Historic Seattle finalizes deal for Good Arts Building

June 15, 2022

The historic 132-year-old Good Arts Building, at 110 Cherry St., has a secure future as a hub for the arts, culture, and creative enterprises in the heart of Pioneer Square.

Last week, Historic Seattle finalized a deal to become managing partners in the building following the purchase of developer Greg Smith’s stake in the property.

Historic Seattle paid $511,000 for the managing stake. The community-based preservation organization’s involvement will ensure the long-term preservation of the 28,600-square-foot building as a space for arts and culture in perpetuity.

The organization will assume building management responsibilities as part of the partnership agreement with Good Arts LLC. Good Arts LLC, a collaboration of developer Greg Smith (CEO of Urban Visions), artist Jane Richlovsky, theater veteran Steve Coulter, and Cherry Street Coffee founder Ali Ghambari, purchased the building in 2015 for a little over $4.5 million. Their mission was to preserve its artistic heritage and affordability to creative enterprises. Richlovsky and Coulter will continue to drive the building’s arts programming in the new partnership arrangement. To ensure this home for the arts will endure as a legacy, they also plan to bequeath their ownership interest to Historic Seattle at some point in the future.

Good Arts is currently home to 27 artist studios, Bad Bishop Bar, Saké Nomi, Beneath the Streets Tours, Lolo’s Hair, Cherry Street Coffee House, and Open Books Poem Emporium. Historically known as the Scheuerman Block, the Good Arts Building was designed by Elmer Fisher in 1889 for Christian Scheuerman and completed in 1890. Throughout the years, it has been a hub of entrepreneurial, creative, and colorful endeavors. Previous tenants include department stores, a cigar shop, jazz club, boxing gym, brothels, speakeasies, the original office of Washington Mutual Savings Bank and “Good Eats,” a two-story diner which provided inspiration for the building’s current name.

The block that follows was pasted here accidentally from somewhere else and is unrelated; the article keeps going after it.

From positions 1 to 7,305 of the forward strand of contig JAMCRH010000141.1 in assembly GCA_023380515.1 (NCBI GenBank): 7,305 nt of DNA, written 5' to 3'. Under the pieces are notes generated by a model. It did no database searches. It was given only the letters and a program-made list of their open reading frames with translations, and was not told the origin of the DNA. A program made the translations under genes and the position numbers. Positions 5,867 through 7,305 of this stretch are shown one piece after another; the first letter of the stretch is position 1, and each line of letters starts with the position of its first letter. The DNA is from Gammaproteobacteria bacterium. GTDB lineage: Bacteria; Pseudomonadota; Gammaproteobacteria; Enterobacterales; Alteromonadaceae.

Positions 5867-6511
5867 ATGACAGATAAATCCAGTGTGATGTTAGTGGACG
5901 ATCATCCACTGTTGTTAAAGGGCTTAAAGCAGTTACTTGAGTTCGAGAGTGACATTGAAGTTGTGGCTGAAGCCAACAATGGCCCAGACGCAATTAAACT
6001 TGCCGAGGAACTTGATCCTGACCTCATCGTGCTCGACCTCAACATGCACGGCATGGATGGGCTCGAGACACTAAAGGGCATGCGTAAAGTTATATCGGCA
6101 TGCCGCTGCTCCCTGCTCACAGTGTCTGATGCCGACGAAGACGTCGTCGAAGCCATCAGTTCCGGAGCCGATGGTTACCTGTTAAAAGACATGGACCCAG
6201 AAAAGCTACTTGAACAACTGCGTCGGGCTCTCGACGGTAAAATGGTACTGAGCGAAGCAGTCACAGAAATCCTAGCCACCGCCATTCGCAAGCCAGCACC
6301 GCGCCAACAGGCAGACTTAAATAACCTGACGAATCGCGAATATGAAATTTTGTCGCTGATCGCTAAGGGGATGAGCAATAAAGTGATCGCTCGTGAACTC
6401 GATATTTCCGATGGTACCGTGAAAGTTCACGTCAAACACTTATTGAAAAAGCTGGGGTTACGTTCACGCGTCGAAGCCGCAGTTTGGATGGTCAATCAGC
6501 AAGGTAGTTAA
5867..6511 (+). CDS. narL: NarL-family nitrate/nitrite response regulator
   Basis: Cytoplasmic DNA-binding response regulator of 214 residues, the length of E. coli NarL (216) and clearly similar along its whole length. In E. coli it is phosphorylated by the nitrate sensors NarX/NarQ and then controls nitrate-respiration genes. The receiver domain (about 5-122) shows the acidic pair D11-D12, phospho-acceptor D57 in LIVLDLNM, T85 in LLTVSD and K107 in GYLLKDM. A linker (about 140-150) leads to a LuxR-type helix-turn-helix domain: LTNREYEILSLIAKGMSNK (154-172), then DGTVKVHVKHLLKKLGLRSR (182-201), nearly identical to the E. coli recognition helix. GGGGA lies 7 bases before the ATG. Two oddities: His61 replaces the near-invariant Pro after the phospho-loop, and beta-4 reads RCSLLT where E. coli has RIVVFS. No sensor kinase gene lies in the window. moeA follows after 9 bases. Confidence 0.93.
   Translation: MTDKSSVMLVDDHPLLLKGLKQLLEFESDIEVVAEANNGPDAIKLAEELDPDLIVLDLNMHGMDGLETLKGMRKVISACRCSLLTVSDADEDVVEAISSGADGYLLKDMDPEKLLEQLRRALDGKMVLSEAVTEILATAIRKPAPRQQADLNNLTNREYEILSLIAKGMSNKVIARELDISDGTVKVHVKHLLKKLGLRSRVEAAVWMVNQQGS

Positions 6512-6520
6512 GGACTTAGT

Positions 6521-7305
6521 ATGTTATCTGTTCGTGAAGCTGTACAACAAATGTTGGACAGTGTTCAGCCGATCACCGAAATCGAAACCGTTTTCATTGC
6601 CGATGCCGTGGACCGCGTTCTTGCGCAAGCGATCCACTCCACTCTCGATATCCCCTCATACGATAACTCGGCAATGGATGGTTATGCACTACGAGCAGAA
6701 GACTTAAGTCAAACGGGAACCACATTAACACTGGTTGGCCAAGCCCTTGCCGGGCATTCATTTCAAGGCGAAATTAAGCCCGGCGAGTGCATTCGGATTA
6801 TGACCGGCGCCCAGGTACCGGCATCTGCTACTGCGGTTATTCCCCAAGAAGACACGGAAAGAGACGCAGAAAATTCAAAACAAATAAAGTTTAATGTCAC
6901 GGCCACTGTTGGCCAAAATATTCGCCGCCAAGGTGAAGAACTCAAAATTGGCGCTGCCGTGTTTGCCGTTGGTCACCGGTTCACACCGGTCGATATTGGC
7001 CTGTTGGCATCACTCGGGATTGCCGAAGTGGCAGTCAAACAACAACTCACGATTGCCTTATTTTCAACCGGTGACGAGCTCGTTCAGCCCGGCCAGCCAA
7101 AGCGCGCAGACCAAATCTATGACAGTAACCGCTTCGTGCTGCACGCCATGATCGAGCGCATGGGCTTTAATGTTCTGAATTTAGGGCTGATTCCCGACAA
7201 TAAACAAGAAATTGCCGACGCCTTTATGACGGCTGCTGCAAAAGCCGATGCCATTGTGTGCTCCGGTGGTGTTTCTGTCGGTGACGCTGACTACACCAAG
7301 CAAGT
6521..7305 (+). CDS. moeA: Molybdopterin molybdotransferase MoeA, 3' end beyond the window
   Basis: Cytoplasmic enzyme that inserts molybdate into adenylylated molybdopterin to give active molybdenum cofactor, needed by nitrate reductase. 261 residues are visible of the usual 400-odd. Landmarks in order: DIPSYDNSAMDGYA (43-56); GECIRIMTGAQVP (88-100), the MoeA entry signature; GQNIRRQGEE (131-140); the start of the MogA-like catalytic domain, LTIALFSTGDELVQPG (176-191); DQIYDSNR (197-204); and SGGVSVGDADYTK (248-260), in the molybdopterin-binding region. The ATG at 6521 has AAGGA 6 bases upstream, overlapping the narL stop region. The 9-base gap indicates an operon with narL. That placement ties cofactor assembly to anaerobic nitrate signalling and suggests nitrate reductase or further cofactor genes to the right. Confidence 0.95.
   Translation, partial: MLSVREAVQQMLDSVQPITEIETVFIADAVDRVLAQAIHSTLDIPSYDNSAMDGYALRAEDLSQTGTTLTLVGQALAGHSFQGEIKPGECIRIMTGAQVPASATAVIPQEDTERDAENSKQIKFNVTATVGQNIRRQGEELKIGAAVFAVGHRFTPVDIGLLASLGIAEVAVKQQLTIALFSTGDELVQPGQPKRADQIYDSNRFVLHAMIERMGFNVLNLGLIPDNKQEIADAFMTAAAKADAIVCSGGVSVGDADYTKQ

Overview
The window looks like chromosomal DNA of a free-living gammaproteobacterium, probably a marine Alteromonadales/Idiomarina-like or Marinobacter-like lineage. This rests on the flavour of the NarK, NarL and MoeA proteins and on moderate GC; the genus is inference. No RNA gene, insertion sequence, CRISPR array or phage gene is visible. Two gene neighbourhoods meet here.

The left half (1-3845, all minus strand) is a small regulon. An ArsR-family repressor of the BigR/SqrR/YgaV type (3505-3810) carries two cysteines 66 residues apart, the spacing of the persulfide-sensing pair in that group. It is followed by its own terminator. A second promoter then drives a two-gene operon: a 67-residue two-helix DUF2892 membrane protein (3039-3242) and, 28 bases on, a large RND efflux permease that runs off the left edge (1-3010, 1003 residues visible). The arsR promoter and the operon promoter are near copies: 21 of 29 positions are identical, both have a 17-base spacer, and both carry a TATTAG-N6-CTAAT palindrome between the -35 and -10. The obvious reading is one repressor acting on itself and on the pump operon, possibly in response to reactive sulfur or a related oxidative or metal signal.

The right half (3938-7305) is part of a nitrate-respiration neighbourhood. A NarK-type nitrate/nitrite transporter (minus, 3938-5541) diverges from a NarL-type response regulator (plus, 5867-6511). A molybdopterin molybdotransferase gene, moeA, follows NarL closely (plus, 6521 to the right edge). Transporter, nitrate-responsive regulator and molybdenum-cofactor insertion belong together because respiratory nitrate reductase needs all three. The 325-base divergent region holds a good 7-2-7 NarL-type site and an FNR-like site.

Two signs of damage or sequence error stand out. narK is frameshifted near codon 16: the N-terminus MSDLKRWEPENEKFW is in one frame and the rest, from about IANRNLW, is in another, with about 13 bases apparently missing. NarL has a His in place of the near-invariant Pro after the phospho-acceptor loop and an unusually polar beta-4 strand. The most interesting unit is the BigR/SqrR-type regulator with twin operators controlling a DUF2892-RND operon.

In 2011 the space took on its current role as a hub for the arts, when a dozen artists, evicted from the nearby 619 Western Building, established ’57 Biscayne studios on the second floor.

“Since acquiring the building in 2015, Good Arts LLC has done an incredible job of providing affordable space for artists in Seattle’s most historic and artistic neighborhood, Pioneer Square,” said Kji Kelly, executive director at Historic Seattle in a press release. “While landmarking and historic districts save places, mission-based ownership is what protects purpose. Our organization is dedicated to saving meaningful places that foster lively communities, so this partnership with Good Arts LLC is in perfect alignment with our mission,” Kelly continued.

“Arts and culture are central to the historic fabric of Seattle and what makes Pioneer Square and our broader community unique and vibrant to this day,” Smith said in the release. “Preserving this building and the artistic endeavors within was a personal passion of mine, and I am thrilled to see Historic Seattle taking this step to ensure the building’s long-term uses will remain focused on fostering arts, culture and creativity.”